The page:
When Meta, the parent company of tech giants Facebook, Instagram, and WhatsApp, unveiled Threads, its competitor to Twitter, about six weeks ago, it was hailed as the “first real risk to [Elon] Musk’s Twitter empire.” For the first time since Elon Musk’s takeover of Twitter in October 2022, there appeared to be a well-funded rival on the horizon. Threads made a monumental splash by quickly amassing 100 million sign-ups, earning the distinction of being the fastest downloaded app in history.
A Promising Start with a Steep Decline
However, despite its impressive initial download numbers, Threads has encountered significant challenges in retaining users. Notably, its user base in the United States has plummeted by a staggering 79 percent from its peak of 2.3 million users in early July, according to data from web analytics firm Similarweb.
The question that lingers is: what went wrong?
“I think there’s a question mark over how appealing and engaging a text-based social network is in 2023,” suggests social media expert Matt Navarra. Yet, the more profound challenge Threads faced was defining its purpose beyond offering refuge to disenchanted Twitter users. Navarra elaborates, “I just don’t think it has an obvious role or purpose and identity in the social media ecosystem. I think a lack of identity and purpose is an issue for them.”
A Rushed Release and Mediocrity
Part of this identity crisis could be attributed to Threads’ seemingly hurried release. Mark Zuckerberg, the CEO of Meta, announced the app in early July, seemingly to capitalize on Twitter’s challenges. Since then, Meta has been scrambling to add features to retain users—a bit like building a plane while it’s already in the air.
Navarra highlights another critical factor contributing to the app’s struggle: mediocrity. He asserts, “I think it doesn’t do anything excellently. It does a few small things okay. The main thing that people wanted it to do was to be the big Twitter alternative, and I don’t think it does that to a good enough level to pull people in.”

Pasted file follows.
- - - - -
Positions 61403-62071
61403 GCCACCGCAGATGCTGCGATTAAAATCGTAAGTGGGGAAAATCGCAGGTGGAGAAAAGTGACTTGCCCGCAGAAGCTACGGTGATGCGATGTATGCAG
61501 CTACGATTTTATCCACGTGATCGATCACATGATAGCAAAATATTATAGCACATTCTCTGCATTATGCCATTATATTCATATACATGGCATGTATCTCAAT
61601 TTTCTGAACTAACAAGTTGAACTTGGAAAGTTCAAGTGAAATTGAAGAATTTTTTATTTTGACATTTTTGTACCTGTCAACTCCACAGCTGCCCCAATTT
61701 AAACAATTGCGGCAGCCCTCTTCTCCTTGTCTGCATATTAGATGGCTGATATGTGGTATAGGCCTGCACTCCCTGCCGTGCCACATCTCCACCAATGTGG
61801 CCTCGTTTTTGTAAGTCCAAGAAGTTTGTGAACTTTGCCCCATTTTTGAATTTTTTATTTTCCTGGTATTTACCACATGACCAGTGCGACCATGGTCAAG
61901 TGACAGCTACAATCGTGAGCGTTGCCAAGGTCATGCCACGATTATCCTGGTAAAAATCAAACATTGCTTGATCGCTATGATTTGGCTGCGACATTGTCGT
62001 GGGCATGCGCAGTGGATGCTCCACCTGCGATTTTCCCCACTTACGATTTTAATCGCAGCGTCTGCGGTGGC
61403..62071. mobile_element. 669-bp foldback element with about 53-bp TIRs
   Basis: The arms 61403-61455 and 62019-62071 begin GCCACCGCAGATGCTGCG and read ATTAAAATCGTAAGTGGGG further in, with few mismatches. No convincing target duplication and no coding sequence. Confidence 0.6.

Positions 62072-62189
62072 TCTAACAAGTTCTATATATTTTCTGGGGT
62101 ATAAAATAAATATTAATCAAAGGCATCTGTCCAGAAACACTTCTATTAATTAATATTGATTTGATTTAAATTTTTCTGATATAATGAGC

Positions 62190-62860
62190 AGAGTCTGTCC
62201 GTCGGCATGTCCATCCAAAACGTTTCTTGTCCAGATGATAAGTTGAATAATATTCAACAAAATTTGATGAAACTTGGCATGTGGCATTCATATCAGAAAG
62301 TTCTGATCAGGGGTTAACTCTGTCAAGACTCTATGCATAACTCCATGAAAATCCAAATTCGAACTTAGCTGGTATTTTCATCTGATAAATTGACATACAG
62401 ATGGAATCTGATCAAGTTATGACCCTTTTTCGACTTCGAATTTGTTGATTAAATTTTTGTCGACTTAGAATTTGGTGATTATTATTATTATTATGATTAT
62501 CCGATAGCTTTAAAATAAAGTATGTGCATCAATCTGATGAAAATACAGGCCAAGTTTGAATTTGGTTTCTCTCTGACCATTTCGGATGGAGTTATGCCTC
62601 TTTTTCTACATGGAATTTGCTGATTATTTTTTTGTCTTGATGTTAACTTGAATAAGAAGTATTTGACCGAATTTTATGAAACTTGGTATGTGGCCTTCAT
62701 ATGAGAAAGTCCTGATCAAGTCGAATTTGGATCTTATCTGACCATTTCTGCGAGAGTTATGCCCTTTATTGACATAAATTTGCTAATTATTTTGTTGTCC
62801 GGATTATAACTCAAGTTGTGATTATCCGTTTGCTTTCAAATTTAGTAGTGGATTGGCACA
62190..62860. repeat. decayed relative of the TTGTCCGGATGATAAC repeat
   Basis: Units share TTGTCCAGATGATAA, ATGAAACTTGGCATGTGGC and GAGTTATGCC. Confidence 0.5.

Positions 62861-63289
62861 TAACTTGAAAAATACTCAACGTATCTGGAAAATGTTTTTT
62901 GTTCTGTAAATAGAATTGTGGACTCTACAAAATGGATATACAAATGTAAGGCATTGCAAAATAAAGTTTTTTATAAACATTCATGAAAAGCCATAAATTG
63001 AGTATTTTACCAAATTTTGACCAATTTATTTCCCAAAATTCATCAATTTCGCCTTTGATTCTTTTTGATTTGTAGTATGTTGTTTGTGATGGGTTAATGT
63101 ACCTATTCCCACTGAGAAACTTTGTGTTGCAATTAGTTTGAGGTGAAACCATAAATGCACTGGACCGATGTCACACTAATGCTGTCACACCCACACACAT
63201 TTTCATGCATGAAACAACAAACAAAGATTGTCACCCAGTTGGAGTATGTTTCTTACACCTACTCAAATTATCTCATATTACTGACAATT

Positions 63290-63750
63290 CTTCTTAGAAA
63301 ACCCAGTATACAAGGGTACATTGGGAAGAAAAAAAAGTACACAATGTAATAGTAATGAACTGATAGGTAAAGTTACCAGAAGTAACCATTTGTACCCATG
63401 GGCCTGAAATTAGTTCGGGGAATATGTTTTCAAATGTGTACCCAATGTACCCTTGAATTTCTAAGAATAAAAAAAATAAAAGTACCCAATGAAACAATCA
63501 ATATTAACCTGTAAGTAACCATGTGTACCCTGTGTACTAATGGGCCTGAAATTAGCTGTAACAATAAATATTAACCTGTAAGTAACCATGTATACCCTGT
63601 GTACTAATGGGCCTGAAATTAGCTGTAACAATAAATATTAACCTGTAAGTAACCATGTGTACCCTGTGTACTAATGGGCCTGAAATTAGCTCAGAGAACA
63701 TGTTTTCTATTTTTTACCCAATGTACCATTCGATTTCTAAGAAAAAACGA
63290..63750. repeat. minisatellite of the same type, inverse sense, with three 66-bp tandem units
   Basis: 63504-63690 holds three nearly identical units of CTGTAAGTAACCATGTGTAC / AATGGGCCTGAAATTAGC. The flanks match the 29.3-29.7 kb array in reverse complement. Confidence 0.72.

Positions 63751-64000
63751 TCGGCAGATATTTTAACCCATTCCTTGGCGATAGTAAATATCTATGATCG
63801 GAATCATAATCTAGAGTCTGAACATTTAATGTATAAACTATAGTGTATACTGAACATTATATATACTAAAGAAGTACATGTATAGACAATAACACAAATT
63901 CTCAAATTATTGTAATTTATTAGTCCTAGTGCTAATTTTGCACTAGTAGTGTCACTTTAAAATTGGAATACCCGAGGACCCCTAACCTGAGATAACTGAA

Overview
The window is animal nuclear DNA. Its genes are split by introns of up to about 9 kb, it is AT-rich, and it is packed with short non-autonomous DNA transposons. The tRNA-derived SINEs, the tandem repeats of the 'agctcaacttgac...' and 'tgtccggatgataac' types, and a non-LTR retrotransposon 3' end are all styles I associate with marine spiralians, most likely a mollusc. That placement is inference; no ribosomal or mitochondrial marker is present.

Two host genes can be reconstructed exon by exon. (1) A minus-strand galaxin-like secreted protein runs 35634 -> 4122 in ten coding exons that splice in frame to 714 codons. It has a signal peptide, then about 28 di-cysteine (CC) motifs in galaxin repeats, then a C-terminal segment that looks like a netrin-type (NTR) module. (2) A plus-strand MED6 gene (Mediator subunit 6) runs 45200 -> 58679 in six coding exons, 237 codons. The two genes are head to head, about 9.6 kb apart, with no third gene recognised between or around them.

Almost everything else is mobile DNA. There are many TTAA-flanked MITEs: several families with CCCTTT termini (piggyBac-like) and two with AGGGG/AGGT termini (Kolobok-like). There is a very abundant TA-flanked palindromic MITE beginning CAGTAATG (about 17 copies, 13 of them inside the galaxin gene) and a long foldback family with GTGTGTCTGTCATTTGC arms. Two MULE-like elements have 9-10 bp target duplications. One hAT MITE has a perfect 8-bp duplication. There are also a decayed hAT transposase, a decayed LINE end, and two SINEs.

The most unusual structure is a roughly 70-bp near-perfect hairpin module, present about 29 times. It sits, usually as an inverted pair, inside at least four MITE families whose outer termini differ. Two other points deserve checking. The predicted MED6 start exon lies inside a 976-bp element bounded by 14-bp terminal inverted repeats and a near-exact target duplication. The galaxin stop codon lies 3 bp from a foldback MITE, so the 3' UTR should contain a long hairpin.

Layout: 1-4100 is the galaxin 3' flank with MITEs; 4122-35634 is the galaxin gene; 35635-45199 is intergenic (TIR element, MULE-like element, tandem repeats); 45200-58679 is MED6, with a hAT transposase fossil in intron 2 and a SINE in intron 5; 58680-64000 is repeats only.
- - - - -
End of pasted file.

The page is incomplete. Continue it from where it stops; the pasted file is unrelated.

Challenges in User Engagement and Design
Once users are on Threads, keeping them engaged becomes an uphill battle, partly due to the app’s functionality and design. Harry Dyer, a digital sociologist at the University of East Anglia, comments, “It’s a tiring place to find anything out, or to get a sense of what users are talking about.” Unlike platforms like Twitter, where trending topics guide discussions, Threads seems to host disconnected conversations without a clear overarching theme.
A Victim of Its Own Success
Tama Leaver, a professor in internet studies at Curtin University, suggests that Threads’ initial success may have undermined its potential. He explains, “In the very short term, Threads is the victim of its own success. Reaching astronomical sign-up numbers within weeks made Threads look like the next superstar platform, but it was just a sign that the social media landscape is fracturing.”
Additionally, the lack of features discouraged users who initially tried the app but left when they realized it couldn’t replace Twitter. Leaver points out, “For those searching for the next Twitter, the lack of searchability, especially the lack of hashtags to organize and cohere community and topical conversations, means Threads is actually pretty hard to use.”
The Path Forward for Threads
The critical question now is whether Threads can recover. Leaver believes that Meta, with its deep pockets, is one of the few companies that can regain users who initially tested Threads and left. However, this will require substantial investment and time. “The real tests for Threads are future longevity and whether Mark Zuckerberg has the deep pockets to play the long game on that front,” concludes Leaver.
Threads experienced a meteoric rise as the fastest downloaded app in history, but its rapid decline in user engagement has raised questions about its long-term viability in the competitive social media landscape. Whether it can regain its momentum and establish a clear identity remains to be seen.
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